I recently rediscovered the work of an American essayist, lecturer, and poet who was, without doubt, one of the most brilliant men of his, or any other time.
Ralph Waldo Emerson was born in Boston in 1803 and died in Concord, Massachusetts, in 1882 at the age of 78. He was a strong advocate of individualism who spread his thoughts through dozens of essays and more than 1,500 speeches across the country. His most famous essay, entitled “Nature,” was published in 1836 and was the foundation of the philosophy called Transcendentalism. Rather than leave you hanging, transcendentalism was a philosophical movement which taught that society and its institutions, especially organized religion and political parties, would lead to the corruption of the “purity of the individual.” Transcendentalists believed people are at their best when they are truly self-reliant and independent. “It is only from such real individuals that true community could be formed.”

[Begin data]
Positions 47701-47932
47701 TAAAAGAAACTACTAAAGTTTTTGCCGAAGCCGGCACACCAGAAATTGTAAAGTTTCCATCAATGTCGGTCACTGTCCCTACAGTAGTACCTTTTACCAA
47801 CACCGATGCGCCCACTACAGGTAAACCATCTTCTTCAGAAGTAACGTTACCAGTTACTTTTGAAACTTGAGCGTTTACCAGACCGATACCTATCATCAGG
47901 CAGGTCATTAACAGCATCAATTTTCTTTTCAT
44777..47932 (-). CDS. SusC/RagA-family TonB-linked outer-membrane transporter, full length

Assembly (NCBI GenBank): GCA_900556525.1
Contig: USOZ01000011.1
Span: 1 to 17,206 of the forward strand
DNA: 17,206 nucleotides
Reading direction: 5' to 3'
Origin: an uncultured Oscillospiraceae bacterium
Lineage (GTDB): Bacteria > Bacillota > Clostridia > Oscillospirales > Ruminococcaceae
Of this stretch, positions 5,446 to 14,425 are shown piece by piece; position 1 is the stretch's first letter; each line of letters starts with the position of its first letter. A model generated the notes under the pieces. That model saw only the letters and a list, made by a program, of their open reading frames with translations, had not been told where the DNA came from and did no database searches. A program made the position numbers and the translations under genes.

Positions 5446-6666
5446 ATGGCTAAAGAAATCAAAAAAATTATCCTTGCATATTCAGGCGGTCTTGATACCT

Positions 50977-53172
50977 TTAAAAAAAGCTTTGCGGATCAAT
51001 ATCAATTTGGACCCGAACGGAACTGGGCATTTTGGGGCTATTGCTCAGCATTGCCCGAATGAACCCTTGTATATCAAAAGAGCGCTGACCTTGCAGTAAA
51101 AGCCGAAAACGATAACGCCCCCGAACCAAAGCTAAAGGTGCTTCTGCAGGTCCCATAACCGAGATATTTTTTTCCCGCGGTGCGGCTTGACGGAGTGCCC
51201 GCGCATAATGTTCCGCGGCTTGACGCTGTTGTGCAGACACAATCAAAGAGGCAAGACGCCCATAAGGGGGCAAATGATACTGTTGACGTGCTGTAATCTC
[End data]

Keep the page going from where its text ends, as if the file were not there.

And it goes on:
Assuming the forgoing explanation helps a little, this week’s column is going to focus on some of Emerson’s most famous quotations. It is surprising how many of Emerson’s quotes have applicability today and how ahead of his time, if you will, he really was. That’s what thinking deep thoughts gets you, I imagine. Nevertheless, here are some famous quotations from Ralph Waldo Emerson, one of this country’s great thinkers. To give you an idea, this first one is, it seems to me, perfectly consistent with the notion of self-reliance. “To be yourself in a world that is constantly trying to make you something else is the great accomplishment.”
On the subject of happiness, Emerson wrote, “For every minute you are angry you lose sixty seconds of happiness.”
Here’s a brilliant quotation on the subject of regret. “Finish each day and be done with it. You have done what you could. Some blunders and absurdities no doubt crept in; forget them as soon as you can. Tomorrow is a new day. You shall begin it serenely and with too high a spirit to be encumbered with your old nonsense.”